Exploration and Conquest

Scientology is a new religion, especially when compared to Hinduism and Judaism, but even when compared to more recently founded faiths such as Islam or Sikhism. And like most modern religious traditions -- such as the Baha'i Faith, the New Apostolic Church, or Jehovah's Witnesses, as well as other groups founded in the 20th century such as Soka Gakkai, the Unification Movement, or contemporary Paganism -- Scientology has never been the majority religion in any geographical area, nor has it ever been aligned with a government. Scientology has renounced any direct involvement with politics.

Among the many new religions to appear in the 20th century, Scientology has emerged as one of the most important due to its international spread. Scientology counts the number of people who have been positively affected by it in the millions -- a cumulative figure representing everyone who might have taken a basic Scientology course or visited a Scientology bookstore and purchased a book. Its active participating membership internationally, though difficult to count, appears to be around a half million. Currently, it reports 7,934 churches and missions (the overwhelming majority are small missions) in some 164 countries, though the largest concentration remains in North America. It reports 5,000 to 7,000 members of the Sea Organization.

While the church has experienced spectacular growth, given that it has existed only slightly over a half century, it remains a small religious community even in North America where it has experienced its greatest success. It has yet to reach the size, for example, that its presence would be notable in national religious polls.

Although Scientology has eschewed any political involvement, it has chosen to assume an activist stance in attacking what it sees as the major social ills faced by modern society. Efforts to apply L. Ron Hubbard's teachings to the modern plague of mood-altering drugs has led to the nurturing of two programs, Narconon and Criminon, the latter a version of the Narconon program especially designed to be used in correctional institutions. Simultaneously, what is termed the Purification Rundown, a program for church members to rid themselves of drugs and other toxins accumulated over a lifetime of simply living in the modern world, has become a ubiquitous part of Scientology's church life.

Illiteracy has been addressed through the Applied Scholastics program, in which tools prepared by Hubbard to assist members in reading church materials have been expanded to teach people who never learned to read in elementary school. Like the anti-drug program, the reading skills program has become institutionalized among Scientologists, who are taught good study skills and regularly reminded to keep using them.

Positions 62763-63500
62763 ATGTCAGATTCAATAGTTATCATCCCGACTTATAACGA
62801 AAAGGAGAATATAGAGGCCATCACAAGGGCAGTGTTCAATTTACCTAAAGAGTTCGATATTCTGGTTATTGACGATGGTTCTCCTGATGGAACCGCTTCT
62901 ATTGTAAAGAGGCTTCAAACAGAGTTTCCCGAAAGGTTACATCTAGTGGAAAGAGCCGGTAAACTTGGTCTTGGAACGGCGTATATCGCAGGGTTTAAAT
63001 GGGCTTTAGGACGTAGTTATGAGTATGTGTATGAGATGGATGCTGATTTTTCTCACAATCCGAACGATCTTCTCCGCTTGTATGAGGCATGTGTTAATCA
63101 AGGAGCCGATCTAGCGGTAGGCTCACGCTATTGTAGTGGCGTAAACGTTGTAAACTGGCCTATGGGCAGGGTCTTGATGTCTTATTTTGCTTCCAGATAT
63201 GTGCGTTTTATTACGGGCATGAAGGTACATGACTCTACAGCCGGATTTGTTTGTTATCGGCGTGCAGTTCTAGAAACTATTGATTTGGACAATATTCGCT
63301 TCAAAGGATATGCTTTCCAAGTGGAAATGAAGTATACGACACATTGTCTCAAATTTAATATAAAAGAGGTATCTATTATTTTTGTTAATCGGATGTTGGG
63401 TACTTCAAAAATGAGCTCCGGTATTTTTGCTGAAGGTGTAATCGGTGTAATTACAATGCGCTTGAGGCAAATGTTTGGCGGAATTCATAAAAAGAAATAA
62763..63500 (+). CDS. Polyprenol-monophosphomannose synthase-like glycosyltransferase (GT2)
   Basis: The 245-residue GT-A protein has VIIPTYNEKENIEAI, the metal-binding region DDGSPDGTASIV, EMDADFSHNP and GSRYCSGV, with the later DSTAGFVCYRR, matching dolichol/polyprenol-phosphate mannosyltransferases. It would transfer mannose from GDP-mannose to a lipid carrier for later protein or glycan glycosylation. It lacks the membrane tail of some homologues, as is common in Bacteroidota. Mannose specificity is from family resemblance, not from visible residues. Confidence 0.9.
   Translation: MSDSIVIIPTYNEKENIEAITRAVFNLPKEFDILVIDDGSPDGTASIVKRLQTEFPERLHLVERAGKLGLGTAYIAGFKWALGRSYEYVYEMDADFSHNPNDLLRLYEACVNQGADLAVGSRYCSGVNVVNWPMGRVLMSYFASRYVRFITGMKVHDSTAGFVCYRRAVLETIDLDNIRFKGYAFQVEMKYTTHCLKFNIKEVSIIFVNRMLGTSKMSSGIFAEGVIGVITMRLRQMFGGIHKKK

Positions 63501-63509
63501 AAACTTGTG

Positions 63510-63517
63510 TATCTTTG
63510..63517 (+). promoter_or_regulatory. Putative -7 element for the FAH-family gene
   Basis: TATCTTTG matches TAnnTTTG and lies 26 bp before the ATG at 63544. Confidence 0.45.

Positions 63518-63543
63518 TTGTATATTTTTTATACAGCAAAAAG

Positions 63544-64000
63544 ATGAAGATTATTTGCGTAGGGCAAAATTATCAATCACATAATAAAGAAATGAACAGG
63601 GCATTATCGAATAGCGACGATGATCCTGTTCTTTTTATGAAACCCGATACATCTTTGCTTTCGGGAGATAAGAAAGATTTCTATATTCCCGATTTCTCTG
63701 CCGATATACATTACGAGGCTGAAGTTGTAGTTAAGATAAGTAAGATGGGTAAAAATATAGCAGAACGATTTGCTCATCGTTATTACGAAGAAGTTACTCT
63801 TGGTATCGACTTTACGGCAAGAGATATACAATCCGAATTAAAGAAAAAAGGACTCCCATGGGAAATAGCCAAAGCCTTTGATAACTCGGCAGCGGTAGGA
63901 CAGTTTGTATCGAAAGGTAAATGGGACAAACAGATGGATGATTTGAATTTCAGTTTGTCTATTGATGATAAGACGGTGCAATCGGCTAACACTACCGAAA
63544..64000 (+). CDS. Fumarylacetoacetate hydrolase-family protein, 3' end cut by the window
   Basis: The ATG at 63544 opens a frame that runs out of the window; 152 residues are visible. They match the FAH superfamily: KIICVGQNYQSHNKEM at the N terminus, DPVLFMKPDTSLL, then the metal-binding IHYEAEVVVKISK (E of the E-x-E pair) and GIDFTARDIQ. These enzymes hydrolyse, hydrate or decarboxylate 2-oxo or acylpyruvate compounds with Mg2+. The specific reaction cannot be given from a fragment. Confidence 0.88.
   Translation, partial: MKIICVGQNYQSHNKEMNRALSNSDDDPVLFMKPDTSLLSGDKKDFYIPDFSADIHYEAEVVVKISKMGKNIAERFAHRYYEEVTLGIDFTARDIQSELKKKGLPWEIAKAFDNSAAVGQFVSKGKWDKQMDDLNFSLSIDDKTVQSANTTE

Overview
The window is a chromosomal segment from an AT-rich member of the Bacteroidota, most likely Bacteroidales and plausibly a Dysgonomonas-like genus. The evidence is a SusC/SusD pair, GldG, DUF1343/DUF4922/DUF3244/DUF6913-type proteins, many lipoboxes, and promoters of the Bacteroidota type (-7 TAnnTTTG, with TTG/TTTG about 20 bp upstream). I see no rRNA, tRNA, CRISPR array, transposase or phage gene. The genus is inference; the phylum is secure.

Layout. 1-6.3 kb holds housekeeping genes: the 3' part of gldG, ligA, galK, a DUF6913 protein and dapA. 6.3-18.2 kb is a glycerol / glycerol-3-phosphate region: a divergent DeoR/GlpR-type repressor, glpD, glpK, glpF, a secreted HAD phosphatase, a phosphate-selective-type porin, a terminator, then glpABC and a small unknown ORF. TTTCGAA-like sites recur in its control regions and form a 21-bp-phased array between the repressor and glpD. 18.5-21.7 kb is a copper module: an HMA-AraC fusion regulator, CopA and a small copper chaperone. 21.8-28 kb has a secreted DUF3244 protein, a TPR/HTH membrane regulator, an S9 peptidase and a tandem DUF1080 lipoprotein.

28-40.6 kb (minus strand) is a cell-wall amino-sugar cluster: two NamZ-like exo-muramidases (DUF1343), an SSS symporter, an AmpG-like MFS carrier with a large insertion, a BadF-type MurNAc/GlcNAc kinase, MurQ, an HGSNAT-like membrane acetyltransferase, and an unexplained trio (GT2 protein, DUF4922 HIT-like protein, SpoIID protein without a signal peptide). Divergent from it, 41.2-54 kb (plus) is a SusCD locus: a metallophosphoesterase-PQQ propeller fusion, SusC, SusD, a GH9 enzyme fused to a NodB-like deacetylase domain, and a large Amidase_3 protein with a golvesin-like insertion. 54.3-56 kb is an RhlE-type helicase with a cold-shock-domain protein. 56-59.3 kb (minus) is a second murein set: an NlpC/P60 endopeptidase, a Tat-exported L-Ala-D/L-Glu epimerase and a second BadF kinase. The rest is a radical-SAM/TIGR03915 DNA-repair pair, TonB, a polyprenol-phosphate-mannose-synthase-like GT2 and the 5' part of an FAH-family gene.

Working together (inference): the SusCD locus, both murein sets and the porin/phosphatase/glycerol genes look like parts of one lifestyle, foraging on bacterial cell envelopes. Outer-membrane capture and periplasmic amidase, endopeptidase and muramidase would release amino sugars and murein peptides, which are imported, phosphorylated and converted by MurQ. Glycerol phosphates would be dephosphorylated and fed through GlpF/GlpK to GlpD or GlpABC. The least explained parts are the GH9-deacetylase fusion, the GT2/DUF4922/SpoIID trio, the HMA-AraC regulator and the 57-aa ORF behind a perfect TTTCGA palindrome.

Without a doubt the most controversial effort to deal with society's social ills has been Scientology's crusade against psychiatry, especially focused on the use of psychoactive drugs like Ritalin and Prozac. The disagreements with psychiatry go back to the beginning of Dianetics, which was seen in part as a way to avoid psychiatric care. As Scientology developed, Hubbard contrasted it and its focus on the human spirit to psychiatry and its spiritless understanding of humanity. Over the years he had come to believe that the major drugs used by psychiatrists were no different than the illegal narcotics being used by drug addicts. Many were addictive and had similar negative side effects. Scientologists have also complained about the millions of children given drugs to handle either poorly diagnosed diseases or simple behavior problems in school.

While many people who would not support Scientology otherwise could and do praise their Narconon and illiteracy programs, the effort against psychiatry, focused in the Scientology-sponsored Citizens Commission on Human Rights, draws very mixed reactions. The issue has found some traction in the Commission's publicizing of the relationship between youth on prescribed drugs and recent shooting incidents in the public schools, but overall, the church/Commission has not been able to mobilize much public support to attack psychiatry in general.

The development of its several social betterment programs, now coordinated through the Association for Better Living and Education (ABLE), a structure the church set up to liaise with the several social betterment organizations, provides the church a means to affect the larger society and support what it sees as major values that are threatened in the modern world.

Study Questions:
     1.     Why is Scientology a notable New Religious Movement?
     2.     How has Scientology indirectly taken a political stance?
     3.     Why is literacy a skill taught by Scientologists?
     4.     How does Scientology clash with modern medicine?

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